European government bonds fell, with longer-dated yields climbing the most, as investors expressed caution the European Central Bank may not deliver all that they’d hoped at next week’s policy meeting.
German 10-year bund yields posted their first weekly increase since mid-January, while yields on the nation’s shorter-dated notes rebounded from record lows. European securities extended their decline after data showed U.S. employers added more workers in February than economists predicted.
Market News reported that there’s no consensus among central bankers to add to stimulus when they announce their March 10 policy decision. There had been speculation that ECB President Mario Draghi and his colleagues would combine a cut in the already negative deposit rate with a boost to their quantitative-easing program to help stoke growth and stave off deflation.
“Investors are now becoming cautious ahead of the ECB,” said Luca Cazzulani, a senior fixed-income strategist at UniCredit SpA in Milan. “The short end stays supported as it’s consensus that the ECB will cut rates. The 10-year is more volatile as investors are questioning if more QE will be enough to keep it at the current very low levels.”
BNP Paribas SA and UBS Group AG warned that core European bond yields may rise further if investors are disappointed about the stimulus the central bank delivers. Germany’s 10-year bund yield jumped 20 basis points, or 0.2 percentage point, on Dec. 3 after Draghi’s measures fell short of the market’s expectations.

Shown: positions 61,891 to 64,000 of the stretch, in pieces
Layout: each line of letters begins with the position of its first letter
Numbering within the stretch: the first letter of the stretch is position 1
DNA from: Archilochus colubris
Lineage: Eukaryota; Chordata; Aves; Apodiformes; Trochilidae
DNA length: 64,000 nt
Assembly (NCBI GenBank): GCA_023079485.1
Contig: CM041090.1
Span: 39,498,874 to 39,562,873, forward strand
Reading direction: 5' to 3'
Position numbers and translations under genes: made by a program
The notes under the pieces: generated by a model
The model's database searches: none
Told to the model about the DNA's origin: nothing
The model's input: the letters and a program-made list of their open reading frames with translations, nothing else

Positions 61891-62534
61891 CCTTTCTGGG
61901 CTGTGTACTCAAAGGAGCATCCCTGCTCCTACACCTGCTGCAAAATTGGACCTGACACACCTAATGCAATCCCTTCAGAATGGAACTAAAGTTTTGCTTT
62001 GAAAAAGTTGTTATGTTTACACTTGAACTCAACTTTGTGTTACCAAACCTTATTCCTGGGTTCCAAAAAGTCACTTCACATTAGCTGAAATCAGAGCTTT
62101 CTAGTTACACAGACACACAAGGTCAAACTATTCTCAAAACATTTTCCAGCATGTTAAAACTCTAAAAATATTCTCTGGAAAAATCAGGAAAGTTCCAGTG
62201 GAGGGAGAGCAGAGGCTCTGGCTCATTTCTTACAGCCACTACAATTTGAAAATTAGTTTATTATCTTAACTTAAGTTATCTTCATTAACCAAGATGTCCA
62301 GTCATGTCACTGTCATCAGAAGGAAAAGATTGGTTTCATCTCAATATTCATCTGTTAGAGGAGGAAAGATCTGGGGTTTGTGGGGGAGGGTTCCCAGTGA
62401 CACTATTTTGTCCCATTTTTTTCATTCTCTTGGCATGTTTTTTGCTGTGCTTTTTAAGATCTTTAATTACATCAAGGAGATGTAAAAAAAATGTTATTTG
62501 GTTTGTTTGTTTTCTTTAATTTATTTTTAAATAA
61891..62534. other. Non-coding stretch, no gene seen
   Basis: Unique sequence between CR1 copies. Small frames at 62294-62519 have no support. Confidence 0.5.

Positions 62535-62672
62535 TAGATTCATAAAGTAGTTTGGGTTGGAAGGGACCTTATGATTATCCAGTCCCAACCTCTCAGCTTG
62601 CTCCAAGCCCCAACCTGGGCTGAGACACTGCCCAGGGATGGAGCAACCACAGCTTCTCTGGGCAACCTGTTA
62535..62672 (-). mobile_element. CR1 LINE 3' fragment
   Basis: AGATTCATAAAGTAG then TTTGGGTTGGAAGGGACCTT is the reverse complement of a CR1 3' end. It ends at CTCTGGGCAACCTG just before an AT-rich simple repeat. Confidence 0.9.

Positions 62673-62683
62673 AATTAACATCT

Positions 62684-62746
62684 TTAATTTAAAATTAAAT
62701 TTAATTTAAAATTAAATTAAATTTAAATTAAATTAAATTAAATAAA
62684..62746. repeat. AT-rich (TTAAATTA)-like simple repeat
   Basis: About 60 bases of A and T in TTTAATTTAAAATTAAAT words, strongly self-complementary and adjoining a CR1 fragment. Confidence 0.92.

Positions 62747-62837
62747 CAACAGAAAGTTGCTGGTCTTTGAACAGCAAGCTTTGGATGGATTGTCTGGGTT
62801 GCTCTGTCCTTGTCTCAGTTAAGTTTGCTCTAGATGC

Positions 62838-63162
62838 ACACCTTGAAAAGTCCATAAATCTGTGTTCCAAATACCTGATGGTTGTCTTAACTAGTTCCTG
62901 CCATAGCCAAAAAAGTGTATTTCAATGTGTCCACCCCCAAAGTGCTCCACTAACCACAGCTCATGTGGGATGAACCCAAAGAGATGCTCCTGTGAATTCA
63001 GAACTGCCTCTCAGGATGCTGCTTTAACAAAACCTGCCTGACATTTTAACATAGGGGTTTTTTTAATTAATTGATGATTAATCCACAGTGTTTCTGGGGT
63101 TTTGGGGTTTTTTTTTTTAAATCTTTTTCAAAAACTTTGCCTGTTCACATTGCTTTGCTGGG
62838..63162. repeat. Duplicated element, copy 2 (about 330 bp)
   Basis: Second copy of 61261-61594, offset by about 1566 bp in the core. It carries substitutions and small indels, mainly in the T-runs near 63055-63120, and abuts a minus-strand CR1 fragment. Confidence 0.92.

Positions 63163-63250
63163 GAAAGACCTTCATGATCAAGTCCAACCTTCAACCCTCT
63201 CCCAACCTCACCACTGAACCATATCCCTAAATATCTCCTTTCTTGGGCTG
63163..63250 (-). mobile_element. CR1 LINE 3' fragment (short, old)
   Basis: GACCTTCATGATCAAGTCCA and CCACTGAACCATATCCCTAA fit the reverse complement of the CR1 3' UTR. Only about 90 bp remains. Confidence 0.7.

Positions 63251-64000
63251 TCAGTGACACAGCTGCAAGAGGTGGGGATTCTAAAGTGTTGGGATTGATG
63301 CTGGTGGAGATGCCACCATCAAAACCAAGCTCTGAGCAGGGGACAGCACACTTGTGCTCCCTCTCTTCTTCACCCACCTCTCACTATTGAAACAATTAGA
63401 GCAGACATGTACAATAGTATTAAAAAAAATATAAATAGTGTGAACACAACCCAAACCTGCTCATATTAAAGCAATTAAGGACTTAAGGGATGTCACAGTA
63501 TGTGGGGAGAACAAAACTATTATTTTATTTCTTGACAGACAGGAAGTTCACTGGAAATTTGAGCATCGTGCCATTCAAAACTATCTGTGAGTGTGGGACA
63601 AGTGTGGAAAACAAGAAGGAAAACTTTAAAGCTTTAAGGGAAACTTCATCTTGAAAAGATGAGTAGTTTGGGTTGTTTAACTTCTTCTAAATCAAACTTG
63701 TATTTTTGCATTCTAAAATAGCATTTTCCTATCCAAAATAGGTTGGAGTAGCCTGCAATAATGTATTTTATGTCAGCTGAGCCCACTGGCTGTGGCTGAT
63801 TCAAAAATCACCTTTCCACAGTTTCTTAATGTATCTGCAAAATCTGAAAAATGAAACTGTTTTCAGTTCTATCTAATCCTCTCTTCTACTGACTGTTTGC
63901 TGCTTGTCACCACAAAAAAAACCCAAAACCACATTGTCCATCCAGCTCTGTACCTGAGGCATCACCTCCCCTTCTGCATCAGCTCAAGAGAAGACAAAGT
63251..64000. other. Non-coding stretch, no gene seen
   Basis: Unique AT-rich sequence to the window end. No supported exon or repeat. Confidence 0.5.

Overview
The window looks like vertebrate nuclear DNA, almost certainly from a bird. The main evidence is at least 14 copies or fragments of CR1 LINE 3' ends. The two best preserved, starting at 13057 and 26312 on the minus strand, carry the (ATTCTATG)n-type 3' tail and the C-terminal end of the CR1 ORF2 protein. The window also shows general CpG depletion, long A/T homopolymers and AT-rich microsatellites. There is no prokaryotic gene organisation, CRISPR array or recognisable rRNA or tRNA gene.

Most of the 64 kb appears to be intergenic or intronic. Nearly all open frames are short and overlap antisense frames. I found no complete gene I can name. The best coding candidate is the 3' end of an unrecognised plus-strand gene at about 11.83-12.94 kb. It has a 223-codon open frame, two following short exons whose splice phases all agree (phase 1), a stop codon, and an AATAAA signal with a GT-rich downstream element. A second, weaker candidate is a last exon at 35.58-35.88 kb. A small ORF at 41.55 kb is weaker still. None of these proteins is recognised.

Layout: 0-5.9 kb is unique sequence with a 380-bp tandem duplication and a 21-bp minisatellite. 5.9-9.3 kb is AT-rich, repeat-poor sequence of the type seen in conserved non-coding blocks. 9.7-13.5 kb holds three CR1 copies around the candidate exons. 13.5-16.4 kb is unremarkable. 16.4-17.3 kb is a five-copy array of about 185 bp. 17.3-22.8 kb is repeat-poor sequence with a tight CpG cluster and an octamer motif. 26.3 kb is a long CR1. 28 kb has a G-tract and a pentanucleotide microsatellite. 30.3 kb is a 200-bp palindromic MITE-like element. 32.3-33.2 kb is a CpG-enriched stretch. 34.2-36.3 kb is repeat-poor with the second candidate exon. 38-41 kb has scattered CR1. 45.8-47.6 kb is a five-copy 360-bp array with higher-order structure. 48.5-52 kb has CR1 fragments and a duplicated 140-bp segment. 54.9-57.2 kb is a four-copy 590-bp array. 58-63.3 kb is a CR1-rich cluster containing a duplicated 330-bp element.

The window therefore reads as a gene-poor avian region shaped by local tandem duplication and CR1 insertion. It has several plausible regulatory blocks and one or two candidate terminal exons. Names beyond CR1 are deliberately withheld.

The German yield rose seven basis points to 0.24 percent as of 4:45 p.m. London time. It’s up nine basis points since last Friday in the first weekly increase since Jan. 15. The 0.5 percent security due in February 2026 dropped 0.67, or 6.70 euros per 1,000-euro ($1,102) face amount, to 102.59.
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In an encouraging sign for the ECB, a bond-market gauge of inflation expectations rose this week. The five-year, five-year forward inflation-swap rate, which Draghi has cited to justify monetary easing, climbed 13 basis points from a record low to 1.51 percent.
Money market traders have fully priced in a cut to the ECB’s minus 0.3 percent deposit rate at next week’s meeting, according to data compiled by Bloomberg using swaps on the euro overnight index average.
There’s an 84 percent chance of a cut to minus 0.4 percent and an 16 percent chance the rate will be reduced to minus 0.5 percent. The calculation assumes the gap between Eonia rates and the deposit rate would remain in line with recent levels.
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